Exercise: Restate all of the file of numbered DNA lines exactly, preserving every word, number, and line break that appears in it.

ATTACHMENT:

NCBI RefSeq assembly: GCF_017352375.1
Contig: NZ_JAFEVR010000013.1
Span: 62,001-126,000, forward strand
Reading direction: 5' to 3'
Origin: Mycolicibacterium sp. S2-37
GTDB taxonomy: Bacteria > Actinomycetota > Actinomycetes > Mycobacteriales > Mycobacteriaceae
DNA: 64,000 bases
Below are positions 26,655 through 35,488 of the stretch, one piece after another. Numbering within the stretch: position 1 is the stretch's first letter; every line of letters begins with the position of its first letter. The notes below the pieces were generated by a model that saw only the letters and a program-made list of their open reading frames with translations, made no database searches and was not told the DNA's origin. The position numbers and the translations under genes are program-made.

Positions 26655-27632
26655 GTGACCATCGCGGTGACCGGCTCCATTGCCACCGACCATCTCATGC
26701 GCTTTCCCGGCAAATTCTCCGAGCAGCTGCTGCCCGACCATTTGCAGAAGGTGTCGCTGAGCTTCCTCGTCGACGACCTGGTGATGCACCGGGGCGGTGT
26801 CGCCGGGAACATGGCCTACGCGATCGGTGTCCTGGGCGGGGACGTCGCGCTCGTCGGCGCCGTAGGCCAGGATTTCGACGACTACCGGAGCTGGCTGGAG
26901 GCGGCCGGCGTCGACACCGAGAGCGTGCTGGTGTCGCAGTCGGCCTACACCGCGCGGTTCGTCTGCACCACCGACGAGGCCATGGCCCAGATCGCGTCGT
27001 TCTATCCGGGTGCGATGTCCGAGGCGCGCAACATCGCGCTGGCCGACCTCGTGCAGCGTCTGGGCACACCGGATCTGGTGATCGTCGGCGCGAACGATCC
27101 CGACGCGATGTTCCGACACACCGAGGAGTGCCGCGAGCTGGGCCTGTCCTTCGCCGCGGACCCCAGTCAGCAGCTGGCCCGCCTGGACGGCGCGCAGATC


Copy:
NCBI RefSeq assembly: GCF_017352375.1
Contig: NZ_JAFEVR010000013.1
Span: 62,001-126,000, forward strand
Reading direction: 5' to 3'
Origin: Mycolicibacterium sp. S2-37
GTDB taxonomy: Bacteria > Actinomycetota > Actinomycetes > Mycobacteriales > Mycobacteriaceae
DNA: 64,000 bases
Below are positions 26,655 through 35,488 of the stretch, one piece after another. Numbering within the stretch: position 1 is the stretch's first letter; every line of letters begins with the position of its first letter. The notes below the pieces were generated by a model that saw only the letters and a program-made list of their open reading frames with translations, made no database searches and was not told the DNA's origin. The position numbers and the translations under genes are program-made.

Positions 26655-27632
26655 GTGACCATCGCGGTGACCGGCTCCATTGCCACCGACCATCTCATGC
26701 GCTTTCCCGGCAAATTCTCCGAGCAGCTGCTGCCCGACCATTTGCAGAAGGTGTCGCTGAGCTTCCTCGTCGACGACCTGGTGATGCACCGGGGCGGTGT
26801 CGCCGGGAACATGGCCTACGCGATCGGTGTCCTGGGCGGGGACGTCGCGCTCGTCGGCGCCGTAGGCCAGGATTTCGACGACTACCGGAGCTGGCTGGAG
26901 GCGGCCGGCGTCGACACCGAGAGCGTGCTGGTGTCGCAGTCGGCCTACACCGCGCGGTTCGTCTGCACCACCGACGAGGCCATGGCCCAGATCGCGTCGT
27001 TCTATCCGGGTGCGATGTCCGAGGCGCGCAACATCGCGCTGGCCGACCTCGTGCAGCGTCTGGGCACACCGGATCTGGTGATCGTCGGCGCGAACGATCC
27101 CGACGCGATGTTCCGACACACCGAGGAGTGCCGCGAGCTGGGCCTGTCCTTCGCCGCGGACCCCAGTCAGCAGCTGGCCCGCCTGGACGGCGCGCAGATC